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Mathew Brady's Photography Of The Civil War

3647 words - 15 pages

Photography opened the world’s view. “Until 1839 the world was blind. Vision was limited to the immediate spectator or the art of the artist, but the rest of the world and history could not see” (Horan 3). People imagine things and do not believe it until they see it. Unless someone has really seen it they believe what they want. Mathew Brady showed people what war was really like. Before Mathew Brady’s pictures people thought that war was an adventure and fighting was honorable but they never knew what it was like. War was extremely violent and people did not realize this except the ones who had experienced it. When they saw the pictures of the war most people were appalled. “Mr. Brady has done something to bring home to us the terrible reality and earnestness of war. If he has not brought bodies and laid them in our door-yards and along the streets, he has done something very like it…” (New York Times 1862). Most people did not make it out of war alive to tell their story, so Mathew Brady told it for them. How did Mathew Brady’s photography of the Civil War change the Americans view on war? He showed people not only the reality but the brutality of war.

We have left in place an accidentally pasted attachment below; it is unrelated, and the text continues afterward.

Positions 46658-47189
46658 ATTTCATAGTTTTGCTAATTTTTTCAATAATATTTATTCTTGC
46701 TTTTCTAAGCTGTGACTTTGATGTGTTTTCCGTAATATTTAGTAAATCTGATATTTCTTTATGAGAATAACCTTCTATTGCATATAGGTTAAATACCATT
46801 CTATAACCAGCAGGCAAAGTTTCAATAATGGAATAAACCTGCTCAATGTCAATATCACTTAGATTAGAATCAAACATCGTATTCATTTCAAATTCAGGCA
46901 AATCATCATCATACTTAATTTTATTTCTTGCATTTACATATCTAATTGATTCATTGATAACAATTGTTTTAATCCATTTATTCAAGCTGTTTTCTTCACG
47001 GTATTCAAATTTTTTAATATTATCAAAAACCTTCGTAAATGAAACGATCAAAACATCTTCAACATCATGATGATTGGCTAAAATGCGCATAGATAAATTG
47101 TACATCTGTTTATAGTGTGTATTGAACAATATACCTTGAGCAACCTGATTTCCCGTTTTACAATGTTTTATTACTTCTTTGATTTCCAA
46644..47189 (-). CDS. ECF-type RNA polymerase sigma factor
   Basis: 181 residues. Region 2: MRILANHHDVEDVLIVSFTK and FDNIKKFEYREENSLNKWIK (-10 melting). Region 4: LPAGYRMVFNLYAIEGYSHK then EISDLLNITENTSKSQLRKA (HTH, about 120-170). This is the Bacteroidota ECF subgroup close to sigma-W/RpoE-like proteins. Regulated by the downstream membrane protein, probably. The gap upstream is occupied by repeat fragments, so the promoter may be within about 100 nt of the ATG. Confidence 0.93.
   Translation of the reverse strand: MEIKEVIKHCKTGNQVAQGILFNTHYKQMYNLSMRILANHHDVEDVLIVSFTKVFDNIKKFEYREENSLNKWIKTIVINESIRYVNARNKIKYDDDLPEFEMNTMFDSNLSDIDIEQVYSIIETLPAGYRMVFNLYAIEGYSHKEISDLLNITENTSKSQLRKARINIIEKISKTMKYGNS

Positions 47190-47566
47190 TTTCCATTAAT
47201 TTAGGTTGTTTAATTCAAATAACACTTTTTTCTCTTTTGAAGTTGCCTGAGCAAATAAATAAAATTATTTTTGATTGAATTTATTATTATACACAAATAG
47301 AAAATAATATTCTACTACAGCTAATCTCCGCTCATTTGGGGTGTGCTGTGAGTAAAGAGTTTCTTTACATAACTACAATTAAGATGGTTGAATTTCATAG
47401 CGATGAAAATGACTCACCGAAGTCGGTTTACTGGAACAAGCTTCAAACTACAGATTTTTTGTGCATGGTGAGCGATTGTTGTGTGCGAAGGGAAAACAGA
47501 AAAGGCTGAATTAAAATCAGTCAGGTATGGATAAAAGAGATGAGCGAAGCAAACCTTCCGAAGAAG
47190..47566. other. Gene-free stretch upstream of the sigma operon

Mathew Brady was an amazing photographer. He is considered the father of photojournalism and the greatest photographer of the 19th century. He is most well-known for his photography of the Civil War. His photographs had a great impact on the people during the time of war. Many photographers today look to him for inspiration. His pictures tell powerful stories about the soldiers. These soldiers had families that they would never get to see again. Mathew Brady’s pictures are of images most people never want to see. He is forever remembered for the pictures he has taken even if he is not in them. There is not much known about his life. He worked so hard on preserving America’s history but forgot to preserve his own.

Before the War
Mathew Brady was born in the year 1822 in Warren County, New York. His parents were Irish Immigrants named Andrew and Julia Brady. Little is known about his early life. Before his photography career he was a department store clerk and later opened his own small business manufacturing jewelry cases. He was on his way to Albany for reasons unknown when he met William Page, a painter, who introduced him to Samuel Morse. It was Samuel Morse who taught him how to take daguerreotypes, a type of photography in which you create a mirror image on a silver-surfaced copper plate. After he had mastered daguerreotypes he opened his own miniature gallery to show off his photographs. It was a successful gallery. He had won medals every year from 1844-1850. He had also begun photographing famous Americans, for example Edgar Allen Poe and James Cooper.
Mathew Brady had very poor eyesight “but the role of the portrait photographer was to create the image that the camera would capture, and thus his failing eyesight was not a...

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